I truly believe that if we manage the places we hunt and allow young boars to age and reach their full potential, then we will certainly see two things: An increase in the total number of hogs seen and a dramatic rise in the number of large boars seen on every hunt.

Now, I'm not talking to hunters that are on a paid weekend hunt....Ya'll harvest whatever you want. That's what you're paying for. I'm speaking to the many of you who own, lease, borrow, or use an area of land to hunt boar on year round. My theory is this. Protect the lead sows in the herds and the young boars that have not yet aged and grown sufficiently. The large sows in the herd are usually established breeders and will fight to the death to protect the smaller hogs (baby boars). These sows are essential for the protection of the young boars when they are unable to fend for themselves. They are also the lead hogs in the herd and are a key factor in the safety and closeness of the group.

If you set goals in your hog hunting, then managing the population in the areas you hunt becomes very easy. First, decide what your objective for the current hunt is going to be. Are you there to fill the freezer with meat, or are you looking to meet with the taxidermist in the next few days? If your goal is BBQ, then try and set your sights on a younger sow or gilt that has not yet established a place in the pecking order of the herd. Trust me, you will be a lot more satisfied with the tenderness and quality of the meat from a younger hog.

Now for your goals in selecting a boar. Some people try to beat the largest boar that they've taken previously. This is a good idea. However for those who have been blessed with a real brute in the past, finding something larger might not happen very often. It will if you manage your boars. What I am suggesting is that you pass on the younger, still growing boars and harvest boars that have matured sufficiently. Just ask yourself a few quick questions before you commit on a boar.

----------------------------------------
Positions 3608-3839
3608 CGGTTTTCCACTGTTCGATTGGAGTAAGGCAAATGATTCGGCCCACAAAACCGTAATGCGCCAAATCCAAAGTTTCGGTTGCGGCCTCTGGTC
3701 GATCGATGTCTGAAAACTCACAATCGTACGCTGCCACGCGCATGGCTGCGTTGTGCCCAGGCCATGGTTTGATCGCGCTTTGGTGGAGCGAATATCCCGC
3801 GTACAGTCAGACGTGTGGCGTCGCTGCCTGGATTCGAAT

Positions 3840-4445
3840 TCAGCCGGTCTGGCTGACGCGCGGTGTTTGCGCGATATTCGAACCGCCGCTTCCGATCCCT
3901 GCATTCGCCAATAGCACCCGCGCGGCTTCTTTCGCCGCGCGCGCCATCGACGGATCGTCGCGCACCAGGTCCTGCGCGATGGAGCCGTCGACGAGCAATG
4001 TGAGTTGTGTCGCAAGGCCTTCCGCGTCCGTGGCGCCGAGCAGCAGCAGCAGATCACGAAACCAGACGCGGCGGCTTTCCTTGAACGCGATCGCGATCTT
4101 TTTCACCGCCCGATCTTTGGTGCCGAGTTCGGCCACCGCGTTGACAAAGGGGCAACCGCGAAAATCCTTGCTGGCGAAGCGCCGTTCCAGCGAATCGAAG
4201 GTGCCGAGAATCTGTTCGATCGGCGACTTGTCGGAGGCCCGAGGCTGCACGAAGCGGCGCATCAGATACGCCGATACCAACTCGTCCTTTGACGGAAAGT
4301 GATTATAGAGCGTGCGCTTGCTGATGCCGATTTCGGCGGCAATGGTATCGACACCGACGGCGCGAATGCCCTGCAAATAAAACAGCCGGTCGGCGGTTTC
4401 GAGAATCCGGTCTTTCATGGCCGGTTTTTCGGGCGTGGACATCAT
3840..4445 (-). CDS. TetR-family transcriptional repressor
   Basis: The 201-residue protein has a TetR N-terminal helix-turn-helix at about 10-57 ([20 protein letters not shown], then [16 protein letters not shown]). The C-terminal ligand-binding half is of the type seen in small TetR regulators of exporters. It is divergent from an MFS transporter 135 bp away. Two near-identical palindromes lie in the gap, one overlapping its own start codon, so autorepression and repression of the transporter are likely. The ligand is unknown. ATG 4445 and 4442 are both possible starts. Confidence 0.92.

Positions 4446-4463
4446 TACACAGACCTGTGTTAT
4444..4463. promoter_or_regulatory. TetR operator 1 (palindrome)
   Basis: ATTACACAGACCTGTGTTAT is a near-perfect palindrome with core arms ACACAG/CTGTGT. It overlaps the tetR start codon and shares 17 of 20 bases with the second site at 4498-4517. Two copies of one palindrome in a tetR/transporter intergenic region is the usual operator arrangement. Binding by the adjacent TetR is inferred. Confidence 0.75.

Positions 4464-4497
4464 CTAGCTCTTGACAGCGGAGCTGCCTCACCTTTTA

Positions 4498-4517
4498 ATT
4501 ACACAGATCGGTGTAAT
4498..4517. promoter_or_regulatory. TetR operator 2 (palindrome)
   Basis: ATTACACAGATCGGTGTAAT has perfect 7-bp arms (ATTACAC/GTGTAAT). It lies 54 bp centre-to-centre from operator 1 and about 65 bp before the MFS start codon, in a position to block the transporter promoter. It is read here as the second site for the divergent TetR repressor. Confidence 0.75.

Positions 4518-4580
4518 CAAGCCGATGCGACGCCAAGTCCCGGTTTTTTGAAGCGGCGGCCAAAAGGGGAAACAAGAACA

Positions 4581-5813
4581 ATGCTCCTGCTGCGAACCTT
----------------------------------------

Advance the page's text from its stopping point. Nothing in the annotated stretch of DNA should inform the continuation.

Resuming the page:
1) Is his size what I'm looking for?
2) Are tusks visible?
3) How old does he look?
If you like the answers to these questions, then you've found a keeper. If not, then release him or let him walk so he can reach his full potential. I've raised boars for the past 5 years, and I can tell you that the difference between a 2 year old boar and a 3 year old boar is shocking in some cases.
When these younger boars are passed on and allowed to age, we will see a great increase in the number of large developed boars in the areas that we are managing. If the same practice is followed with the breeding sows, the herd sizes in the area will also increase. After a few years, you will be impressed with how many mature boars you will see each time you venture to the woods. If we, as boar hunters, take a responsible approach to wild boar management, we can insure that we will have many more opportunities to come face to face with boars that deserve a place on our wall. Being selective in what you take and what you let walk will also give future generations the same opportunity.